There's a couple of considerations you should keep in mind regarding I-bonds.
There are two parts to the I-bond rate: a fixed rate that lasts for the duration of the bond (30 years) and a composite rate that's calculated every 6 months.
The composite rate's formula:
Composite rate = [fixed rate + (2 x semiannual inflation rate) + (fixed rate x semiannual inflation rate)]

The fixed rate now is 0%, so the composite is going to be double the semi-annual inflation rate. In stable time the I-bonds you buy now will have interest that's just the inflation rate for that year. That's just treading water, but at least it's tax deferred, unlike CD's
You cannot sell them the first year, and there is a three month interest penalty in the first five years.

If the inflation rate goes to zero or negative, the I-bond rate goes to zero. If later the economy is good and inflation low, you may wish to sell the bonds and move to equities. The I-bonds interest is federal tax deferred and not state taxable. All those years of deferred interest immediately becomes taxable if you sell them - this could be a problem for your tax planning. Or not, depending on your situation.

Here is a chart of the historical I-bond rates. https://www.treasurydirect.gov/indiv...dratechart.pdf

For the long term what matters is the fixed rate. Historically, those bonds that had a 0% fixed rate haven't done much better than CD's.
To get a sense of how your I-bond investment may go in the future, the bonds with issue date 11/10-4/11 had a 0% fixed rate. Look across and you'll see how the rates have varied over the years.
Compare that to the 09/98-10/98 rates which had a fixed rate of of 3.4%, and notice how the Treasury never set the fixed rates above 2% since 2002.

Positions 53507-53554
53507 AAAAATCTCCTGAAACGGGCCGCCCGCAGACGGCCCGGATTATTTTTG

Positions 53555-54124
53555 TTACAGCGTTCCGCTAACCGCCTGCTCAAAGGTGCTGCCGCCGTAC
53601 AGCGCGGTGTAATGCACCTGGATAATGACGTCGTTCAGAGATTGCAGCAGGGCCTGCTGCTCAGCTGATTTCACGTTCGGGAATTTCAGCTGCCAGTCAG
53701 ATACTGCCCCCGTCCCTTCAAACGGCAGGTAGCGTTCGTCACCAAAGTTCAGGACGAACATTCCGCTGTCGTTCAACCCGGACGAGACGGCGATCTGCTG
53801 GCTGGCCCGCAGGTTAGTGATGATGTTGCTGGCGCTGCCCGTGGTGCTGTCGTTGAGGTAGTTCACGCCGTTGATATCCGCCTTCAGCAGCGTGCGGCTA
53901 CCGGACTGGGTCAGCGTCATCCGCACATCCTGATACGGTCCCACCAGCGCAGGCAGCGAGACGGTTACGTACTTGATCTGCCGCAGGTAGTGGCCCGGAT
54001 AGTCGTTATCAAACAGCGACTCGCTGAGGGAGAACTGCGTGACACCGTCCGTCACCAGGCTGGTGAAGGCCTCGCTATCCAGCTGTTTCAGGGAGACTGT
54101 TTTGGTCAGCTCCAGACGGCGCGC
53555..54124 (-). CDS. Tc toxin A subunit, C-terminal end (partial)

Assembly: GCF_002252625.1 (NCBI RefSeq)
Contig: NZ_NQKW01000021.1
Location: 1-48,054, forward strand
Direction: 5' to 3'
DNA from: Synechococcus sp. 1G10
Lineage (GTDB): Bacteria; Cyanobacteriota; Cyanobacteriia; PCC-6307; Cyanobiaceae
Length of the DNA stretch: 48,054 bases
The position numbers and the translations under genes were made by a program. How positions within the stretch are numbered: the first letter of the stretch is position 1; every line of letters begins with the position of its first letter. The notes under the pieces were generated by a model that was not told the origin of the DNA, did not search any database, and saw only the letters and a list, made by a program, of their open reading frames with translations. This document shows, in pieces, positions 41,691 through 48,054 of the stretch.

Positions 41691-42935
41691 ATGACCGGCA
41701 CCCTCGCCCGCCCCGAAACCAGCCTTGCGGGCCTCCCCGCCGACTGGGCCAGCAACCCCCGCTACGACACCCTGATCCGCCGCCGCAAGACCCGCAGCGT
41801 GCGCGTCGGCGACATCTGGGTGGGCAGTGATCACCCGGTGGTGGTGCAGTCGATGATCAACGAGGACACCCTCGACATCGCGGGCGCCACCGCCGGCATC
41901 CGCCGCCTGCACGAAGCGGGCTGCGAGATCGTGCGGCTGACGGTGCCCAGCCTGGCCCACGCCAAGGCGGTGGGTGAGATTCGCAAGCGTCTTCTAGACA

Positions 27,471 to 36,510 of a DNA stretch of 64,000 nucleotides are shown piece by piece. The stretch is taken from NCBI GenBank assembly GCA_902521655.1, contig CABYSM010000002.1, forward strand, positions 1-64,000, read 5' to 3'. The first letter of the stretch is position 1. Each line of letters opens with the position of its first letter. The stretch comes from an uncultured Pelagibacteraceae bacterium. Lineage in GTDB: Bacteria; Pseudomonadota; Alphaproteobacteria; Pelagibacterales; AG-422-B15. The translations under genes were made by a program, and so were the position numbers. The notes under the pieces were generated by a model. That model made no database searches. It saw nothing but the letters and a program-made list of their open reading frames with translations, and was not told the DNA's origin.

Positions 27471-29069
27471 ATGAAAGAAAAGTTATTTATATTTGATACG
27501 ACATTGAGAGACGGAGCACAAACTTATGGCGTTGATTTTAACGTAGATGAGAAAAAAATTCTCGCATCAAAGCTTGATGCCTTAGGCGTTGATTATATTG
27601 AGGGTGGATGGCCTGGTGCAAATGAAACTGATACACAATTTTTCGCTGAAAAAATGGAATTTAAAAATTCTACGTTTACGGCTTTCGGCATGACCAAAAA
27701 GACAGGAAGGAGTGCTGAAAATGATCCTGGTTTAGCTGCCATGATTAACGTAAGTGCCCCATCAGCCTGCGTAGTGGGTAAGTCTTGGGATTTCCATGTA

I suspect we'll never see a good fixed rate again.
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Old 06-13-2022, 08:26 AM
 
110 posts, read 72,321 times
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Quote:
Originally Posted by flamadiddle View Post
put half in VGT (or QQQ) and half in VOO.
Exactly what I was going to recommend. I just got done feeding VOO and QQQ a bit this morning.
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Old 06-13-2022, 09:08 AM
 
Location: Florida
6,070 posts, read 5,975,229 times
Reputation: 6926
Quote:
Originally Posted by ColdAilment View Post
Would like tips and advice on how best to invest $15,000 into the market and make some modest growth.

My idea was to buy stocks that pay high dividends and enjoy an extra $200-$300 in dividends every quarter, but with the market what it is right now perhaps I should avoid that? Was also curious about the attractiveness of I bonds and if I could get a similar passive income from bonds?

I do have a vanguard brokerage account for what it's worth. Any and all advice is appreciated.
To get that much income from 15,000 you would have to be investing in higher risk investments.
With the market down now you can probably find some good 4% dividend stock but you would be better off in and ETF fund with a broad investment mix.

I bonds would work for now. If you need the money now then look at I bonds. I do not know if you can get the interest every 6 months or if you have to wait until you cash them in. My experience has been you get the interest when you cash them in which would not work for you.
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Old 06-14-2022, 08:15 AM
 
2,228 posts, read 727,891 times
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Quote:
Originally Posted by ColdAilment View Post
Okay thanks that is very helpful.

It's $30,000 but I have immediate plans for half of it, the other half I'm looking to invest and keep relatively liquid for the next 10-15 years. I would like to generate a small and passive income from the money if it all possible. Suggestions on how to begin?
I just want to make sure I understand. It sounds like you inherited $30K and have plans for half.

What about other investments? An emergency fund? Do you own real estate? Do you have a 401k/403b? IRA? Pension plan? Coin collection? Fine art? A valuable 1960s muscle car? Anything at all?

If you truly have no other investments at all, my guess is you should make that $15K part of your currently non-existent emergency fund. If you lose your job tomorrow, it might take several months for you to land a new one, and you'll need that $15K to live on. Because of that, I'd just put it in the bank.

If you already have an emergency fund, and if you already are invested in a 401k/403b, and if you have an IRA, then to answer your question about the $15K inheritance, it would be useful to know the asset allocation of your 401k/403b & IRA.